GREENSBORO, N.C. (WGHP) – A woman sentenced in Greensboro last week to more than 4 years in federal prison for stealing drugs from a Winston-Salem hospital is at the core of record fines against two hospitals in Southern Virginia.

Emilee Kathryn Poteat, 32, of Danville, Virginia, a contract nurse for Novant Health in Winston-Salem, was sentenced June 1 in federal court in Greensboro to 54 months in prison for endangering lives and tampering with consumer products, a release from the U.S. Attorney’s office for the Middle District of North Carolina said.

But Poteat, who also worked as a registered nurse at Sovah Health in Danville, already was serving 3 years in federal prison after pleading guilty last year to a count of tampering with consumer products (fentanyl and hydromorphone) that affect interstate commerce, a count of reckless disregard for the risk that another person be placed in danger of death or bodily injury and a count of making false statements, the Register & Bee in Danville reported.

Sovah Health, which manages hospitals in both Danville and neighboring Martinsville, has been ordered to pay $4.36 million, the third-largest civil penalty ever, for violating the federal Controlled Substances Act because of Poteat and another employee who allowed thousands of opioids to be lost from the facilities.

The hospitals also accepted to serving 4 years of close scrutiny – a sort of probation – or face further fines and punishment – because the two employees were responsible for numerous violations that involved thousands of misdirected opioids between 2017 and 2020.

The DOJ says Paulette G. Toller, 60, of Chatham, Virginia, diverted more than 11,000 Schedule II controlled substances from the hospital, and Poteat “tampered with Fentanyl vials and hydromorphone injectables by replacing the controlled substance with saline and diverting the controlled substance.”

The Register & Bee said documents from the Drug Enforcement Administration reported that more than 13,000 controlled substance pills disappeared from Sovah Health-Danville over two years beginning in 2017.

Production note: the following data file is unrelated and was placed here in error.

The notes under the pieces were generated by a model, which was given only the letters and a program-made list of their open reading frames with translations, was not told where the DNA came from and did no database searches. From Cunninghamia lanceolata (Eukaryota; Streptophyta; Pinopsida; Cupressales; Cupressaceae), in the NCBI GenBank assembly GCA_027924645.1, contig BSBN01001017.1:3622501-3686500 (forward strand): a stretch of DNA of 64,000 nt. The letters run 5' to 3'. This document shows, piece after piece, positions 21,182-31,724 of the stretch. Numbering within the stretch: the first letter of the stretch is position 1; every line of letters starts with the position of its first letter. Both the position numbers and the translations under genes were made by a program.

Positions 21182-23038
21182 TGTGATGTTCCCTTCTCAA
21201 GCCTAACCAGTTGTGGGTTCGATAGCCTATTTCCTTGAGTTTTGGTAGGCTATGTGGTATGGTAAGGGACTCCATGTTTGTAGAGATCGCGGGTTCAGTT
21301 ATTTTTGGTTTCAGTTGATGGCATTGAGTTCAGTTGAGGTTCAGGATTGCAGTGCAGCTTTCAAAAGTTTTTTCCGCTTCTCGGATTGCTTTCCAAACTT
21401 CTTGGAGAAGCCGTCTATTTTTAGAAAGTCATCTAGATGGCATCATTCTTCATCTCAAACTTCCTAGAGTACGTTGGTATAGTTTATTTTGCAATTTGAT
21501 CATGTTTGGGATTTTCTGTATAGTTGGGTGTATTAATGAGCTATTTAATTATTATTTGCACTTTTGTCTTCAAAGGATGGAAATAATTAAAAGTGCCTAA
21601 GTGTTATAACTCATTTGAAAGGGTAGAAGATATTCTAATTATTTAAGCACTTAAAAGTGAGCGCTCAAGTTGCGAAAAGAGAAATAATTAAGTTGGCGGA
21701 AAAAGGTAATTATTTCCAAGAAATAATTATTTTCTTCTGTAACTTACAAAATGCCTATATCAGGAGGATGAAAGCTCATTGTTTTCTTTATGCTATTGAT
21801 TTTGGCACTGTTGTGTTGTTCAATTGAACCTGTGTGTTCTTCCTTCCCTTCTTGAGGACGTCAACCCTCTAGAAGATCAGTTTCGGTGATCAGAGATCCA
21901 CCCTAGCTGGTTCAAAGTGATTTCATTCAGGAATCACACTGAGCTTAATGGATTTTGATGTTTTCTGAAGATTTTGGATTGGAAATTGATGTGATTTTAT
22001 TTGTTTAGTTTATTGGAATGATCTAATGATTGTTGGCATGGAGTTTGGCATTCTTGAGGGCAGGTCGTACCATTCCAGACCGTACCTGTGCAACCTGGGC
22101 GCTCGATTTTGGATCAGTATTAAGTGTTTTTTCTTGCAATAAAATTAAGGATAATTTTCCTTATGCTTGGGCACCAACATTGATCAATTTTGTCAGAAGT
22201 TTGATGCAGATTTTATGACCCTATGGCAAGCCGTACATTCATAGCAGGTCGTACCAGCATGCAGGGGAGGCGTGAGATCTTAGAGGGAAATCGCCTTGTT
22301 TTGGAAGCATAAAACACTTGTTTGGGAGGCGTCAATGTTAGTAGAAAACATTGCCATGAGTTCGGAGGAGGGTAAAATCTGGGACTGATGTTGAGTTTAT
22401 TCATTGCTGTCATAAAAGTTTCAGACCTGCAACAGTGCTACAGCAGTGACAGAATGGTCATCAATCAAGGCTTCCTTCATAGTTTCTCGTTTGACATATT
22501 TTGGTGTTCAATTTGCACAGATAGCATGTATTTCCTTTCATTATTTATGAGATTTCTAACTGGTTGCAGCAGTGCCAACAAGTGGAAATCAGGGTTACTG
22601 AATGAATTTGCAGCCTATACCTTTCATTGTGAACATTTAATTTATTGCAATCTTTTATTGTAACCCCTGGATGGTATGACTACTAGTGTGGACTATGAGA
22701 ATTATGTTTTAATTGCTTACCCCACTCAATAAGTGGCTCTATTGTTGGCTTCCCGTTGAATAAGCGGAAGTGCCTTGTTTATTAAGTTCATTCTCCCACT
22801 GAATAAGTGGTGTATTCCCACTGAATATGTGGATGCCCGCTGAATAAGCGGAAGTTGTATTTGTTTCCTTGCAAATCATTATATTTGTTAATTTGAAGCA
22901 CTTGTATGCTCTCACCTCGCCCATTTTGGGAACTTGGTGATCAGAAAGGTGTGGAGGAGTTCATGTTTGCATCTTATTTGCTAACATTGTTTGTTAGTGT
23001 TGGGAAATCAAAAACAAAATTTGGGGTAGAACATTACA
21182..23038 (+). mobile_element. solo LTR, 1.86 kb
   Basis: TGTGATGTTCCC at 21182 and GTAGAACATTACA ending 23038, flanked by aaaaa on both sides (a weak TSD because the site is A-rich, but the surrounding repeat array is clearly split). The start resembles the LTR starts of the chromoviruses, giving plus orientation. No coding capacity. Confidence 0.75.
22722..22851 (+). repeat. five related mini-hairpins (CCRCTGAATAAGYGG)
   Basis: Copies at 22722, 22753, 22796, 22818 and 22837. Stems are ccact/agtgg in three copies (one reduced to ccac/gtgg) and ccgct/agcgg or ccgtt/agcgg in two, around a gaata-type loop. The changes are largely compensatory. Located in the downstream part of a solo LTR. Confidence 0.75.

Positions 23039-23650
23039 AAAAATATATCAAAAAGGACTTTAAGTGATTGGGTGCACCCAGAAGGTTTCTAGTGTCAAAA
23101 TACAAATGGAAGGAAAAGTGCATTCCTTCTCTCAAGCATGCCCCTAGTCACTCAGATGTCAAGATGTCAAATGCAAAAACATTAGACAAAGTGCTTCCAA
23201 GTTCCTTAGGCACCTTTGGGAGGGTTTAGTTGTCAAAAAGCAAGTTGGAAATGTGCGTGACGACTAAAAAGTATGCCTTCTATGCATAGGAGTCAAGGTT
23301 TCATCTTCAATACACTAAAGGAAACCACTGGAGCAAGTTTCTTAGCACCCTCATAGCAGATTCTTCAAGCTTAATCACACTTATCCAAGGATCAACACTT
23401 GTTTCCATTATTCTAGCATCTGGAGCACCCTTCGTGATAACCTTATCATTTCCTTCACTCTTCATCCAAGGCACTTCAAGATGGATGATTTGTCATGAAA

The paper said Toller, who worked as a pharmacy technician, pleaded guilty to possessing with the intent to distribute and distributing a controlled substance, acquiring and obtaining possession of a controlled substance by misrepresentation, fraud, forgery or deception.

Court records show she was sentenced to 13 months in federal prison in 2020 following a ruling by U.S. District Court Judge Jackson L. Kiser, the Register & Bee reported.

Poteat had pleaded guilty last year to a count of tampering with consumer products (fentanyl and hydromorphone) that affect interstate commerce, a count of reckless disregard for the risk that another person be placed in danger of death or bodily injury and a count of making false statements, a news release reported. That led to her original sentence.

Charges in North Carolina

The charges against Poteat in Winston-Salem follow her indictment in June 2021 and are similar to the charges in Virginia. The indictment alleges that between July 1, 2020, and Oct. 28, 2020, she “did, with reckless disregard for the risk that another person would be placed in danger of bodily injury and under circumstances manifesting extreme indifference to such risk, tamper and attempt to tamper with a consumer product that affected interstate commerce to wit: three syringes of injectable hydromorphone.”

The DOJ says Poteat had access to a Pyxes machine, which is where controlled medications are stored in locked drawers and access is limited by prescriptions. The vials holding the drugs also have tamper-resistant packaging.

But Poteat is said to have opened packages containing vials of injectable Hydromorphone and then injected the drugs into herself. She then replaced the drugs with saline to hide the theft, the documents say.

But that also meant that the saline solution might be used by a nurse for a patient requiring medication and thus place that patient in harm.

The release did not specify if Poteat had pleaded guilty, but in addition to her prison sentence, she was ordered to pay a $3,000 fine and will face 3 years of supervised release.

Hospitals’ failures

Because of Poteat and Toller, the DOJ said that Sovah Health “failed to provide effective controls and procedures to guard against the diversion of controlled substances, filled orders for controlled substances without a system in place to disclose suspicious orders of controlled substances, and failed to maintain readily retrievable records of controlled substances.”

“As opioid overdose deaths skyrocket, it is critical that health care companies are held accountable when they fail to effectively safeguard these powerful prescriptions within their facilities,” Christopher R. Kavanaugh, U.S. attorney for the Western District of Virginia, said in the release. “The oversight provided by this resolution will ensure future compliance involving these important but potentially deadly substances, and the United States Attorney’s Office for the Western District of Virginia will continue to vigorously pursue these cases with our federal and local partners in order to protect Virginia’s communities.”

Sovah is part of the LifePoint Hospital system based in Brentwood, Tennessee, that owns nine facilities in North Carolina, although none in the Piedmont Triad.

WGHP also reached out to Novant for its reaction to the fine against Sovah, but there was no immediate response.